I got an email this week from a website informing me that it was my half birthday. Apparently that momentous occasion was reason enough for them to offer me money off lingerie. Who knew that half birthdays were the cheap underwear birthdays? Anyway, that email got me thinking that it was time to celebrate me having made as we have reached this important time of the year I decided that I needed to watch an important film for this TBT post. And there was only one film worth of that honour. It’s a film that I’ve been meaning to watch ever since I heard it discussed on Adam Buxton and Joe Cornish’s radio show. There is a specific scene that became something of an in-joke for the two comedians and their fans. I can only imagine the amount of hours I’ve spent listening to that clip on repeat. It meant that I felt like I knew the film intimately but, obviously, have never seen anything more than a 15 second clip. My friend and I had meant to watch it years ago, during the height of the Adam and Joe Taffin craze. But it never happened. Which means I get to do it now on this, my half-year birthday. It’s almost like fate.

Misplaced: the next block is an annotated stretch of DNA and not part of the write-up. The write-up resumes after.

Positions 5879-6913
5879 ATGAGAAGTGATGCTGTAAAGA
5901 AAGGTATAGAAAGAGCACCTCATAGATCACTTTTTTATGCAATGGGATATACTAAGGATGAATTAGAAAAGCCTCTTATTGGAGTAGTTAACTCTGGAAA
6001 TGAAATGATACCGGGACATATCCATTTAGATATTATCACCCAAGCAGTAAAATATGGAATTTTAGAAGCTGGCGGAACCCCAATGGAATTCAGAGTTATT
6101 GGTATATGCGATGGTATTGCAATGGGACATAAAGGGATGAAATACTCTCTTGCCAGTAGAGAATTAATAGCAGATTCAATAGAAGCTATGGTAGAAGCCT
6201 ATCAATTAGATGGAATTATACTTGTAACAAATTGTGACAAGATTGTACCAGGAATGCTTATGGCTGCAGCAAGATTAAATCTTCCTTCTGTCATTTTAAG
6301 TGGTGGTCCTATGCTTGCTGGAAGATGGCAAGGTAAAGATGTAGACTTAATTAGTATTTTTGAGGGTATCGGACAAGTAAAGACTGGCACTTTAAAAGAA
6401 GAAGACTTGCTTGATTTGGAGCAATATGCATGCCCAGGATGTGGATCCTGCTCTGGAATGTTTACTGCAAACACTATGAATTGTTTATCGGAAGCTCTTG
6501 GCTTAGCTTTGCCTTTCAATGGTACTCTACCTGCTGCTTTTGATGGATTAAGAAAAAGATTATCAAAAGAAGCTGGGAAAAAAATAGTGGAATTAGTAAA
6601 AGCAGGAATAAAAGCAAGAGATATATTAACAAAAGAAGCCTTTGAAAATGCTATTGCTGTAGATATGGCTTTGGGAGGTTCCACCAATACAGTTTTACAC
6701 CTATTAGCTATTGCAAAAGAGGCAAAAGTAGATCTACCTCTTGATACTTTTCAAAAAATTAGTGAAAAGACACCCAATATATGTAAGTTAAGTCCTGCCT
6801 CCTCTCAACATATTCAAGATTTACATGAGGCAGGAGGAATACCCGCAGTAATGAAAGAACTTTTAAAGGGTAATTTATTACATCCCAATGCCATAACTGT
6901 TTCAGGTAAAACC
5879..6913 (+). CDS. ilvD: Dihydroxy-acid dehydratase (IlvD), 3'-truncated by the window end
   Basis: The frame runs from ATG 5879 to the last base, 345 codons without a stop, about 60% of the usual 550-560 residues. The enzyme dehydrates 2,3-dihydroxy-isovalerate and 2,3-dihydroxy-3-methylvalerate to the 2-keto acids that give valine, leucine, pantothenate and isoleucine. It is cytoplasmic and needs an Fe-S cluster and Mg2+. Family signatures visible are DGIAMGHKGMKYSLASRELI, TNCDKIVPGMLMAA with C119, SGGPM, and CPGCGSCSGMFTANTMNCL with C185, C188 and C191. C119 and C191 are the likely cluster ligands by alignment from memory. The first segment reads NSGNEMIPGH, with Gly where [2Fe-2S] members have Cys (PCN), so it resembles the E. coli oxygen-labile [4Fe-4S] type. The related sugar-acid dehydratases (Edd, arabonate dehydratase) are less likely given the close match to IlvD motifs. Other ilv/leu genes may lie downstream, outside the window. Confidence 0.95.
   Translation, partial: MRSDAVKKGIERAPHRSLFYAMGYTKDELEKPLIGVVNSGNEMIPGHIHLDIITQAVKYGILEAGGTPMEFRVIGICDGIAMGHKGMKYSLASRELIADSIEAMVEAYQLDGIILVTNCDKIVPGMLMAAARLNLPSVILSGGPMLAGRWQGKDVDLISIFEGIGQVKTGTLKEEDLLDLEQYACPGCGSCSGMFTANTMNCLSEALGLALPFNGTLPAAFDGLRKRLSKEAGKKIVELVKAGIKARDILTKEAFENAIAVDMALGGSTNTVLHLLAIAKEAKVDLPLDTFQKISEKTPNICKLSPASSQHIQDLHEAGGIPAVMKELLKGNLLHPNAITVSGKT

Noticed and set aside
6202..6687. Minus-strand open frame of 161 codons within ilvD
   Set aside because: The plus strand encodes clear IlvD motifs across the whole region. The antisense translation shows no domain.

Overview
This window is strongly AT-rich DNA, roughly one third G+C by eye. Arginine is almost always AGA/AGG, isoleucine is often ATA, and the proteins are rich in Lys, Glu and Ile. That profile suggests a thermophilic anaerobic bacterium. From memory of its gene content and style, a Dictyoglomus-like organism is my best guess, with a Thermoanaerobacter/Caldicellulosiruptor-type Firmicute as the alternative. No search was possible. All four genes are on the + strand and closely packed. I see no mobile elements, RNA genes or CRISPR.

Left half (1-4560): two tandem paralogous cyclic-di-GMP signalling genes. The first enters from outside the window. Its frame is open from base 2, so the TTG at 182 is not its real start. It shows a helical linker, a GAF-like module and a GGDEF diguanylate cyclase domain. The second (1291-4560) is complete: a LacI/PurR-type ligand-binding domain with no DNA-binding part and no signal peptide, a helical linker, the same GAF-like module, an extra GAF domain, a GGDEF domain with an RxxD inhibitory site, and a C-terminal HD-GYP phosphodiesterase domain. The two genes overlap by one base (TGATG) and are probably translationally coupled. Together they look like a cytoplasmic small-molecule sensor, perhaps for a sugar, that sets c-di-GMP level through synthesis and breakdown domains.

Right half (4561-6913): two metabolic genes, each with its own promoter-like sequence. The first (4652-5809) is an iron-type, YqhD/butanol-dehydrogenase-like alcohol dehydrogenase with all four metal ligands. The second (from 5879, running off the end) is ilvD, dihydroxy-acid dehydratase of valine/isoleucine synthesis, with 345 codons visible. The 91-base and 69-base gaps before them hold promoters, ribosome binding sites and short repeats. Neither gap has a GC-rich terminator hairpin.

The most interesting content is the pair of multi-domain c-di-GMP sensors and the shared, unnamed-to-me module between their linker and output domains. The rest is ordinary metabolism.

Recently I’ve come down with a bit of a fever. I’ve felt it ever since I saw this Netflix original film last week. It’s main cause is Domhnall Gleeson’s face and the main symptom is being obsessed with Domhnall Gleeson’s face. I’ve been something of a fan of his since I first saw him play Bill Weasley in Harry Potter: although, admittedly I wasn’t as much of a fan of his dodgy accent. It wasn’t a love that prompted me to watch all of his films but it was enough to get me super excited when he was cast in the two new Star Wars films. I had a slight appreciation of his face but it wasn’t enough to make me rush to watch a fucking Richard Curtis film. Then I watched this bipoic of Doug Kenney, the man who helped launch the magazine National Lampoon. I spent a lot of my time looking at the guy playing Kenney’s friend and thinking, “hmm what an interesting face. I wonder who it is.” Cue credits and an obsessive admiration for this adorable ginger Irish man was born. I’ve got it bad, guys. I even stopped so low as to watch that fucking Richard Curtis film. I don’t know what’s happened to me. If only Will Forte hadn’t made it so impossible to ignore A Futile and Stupid Gesture.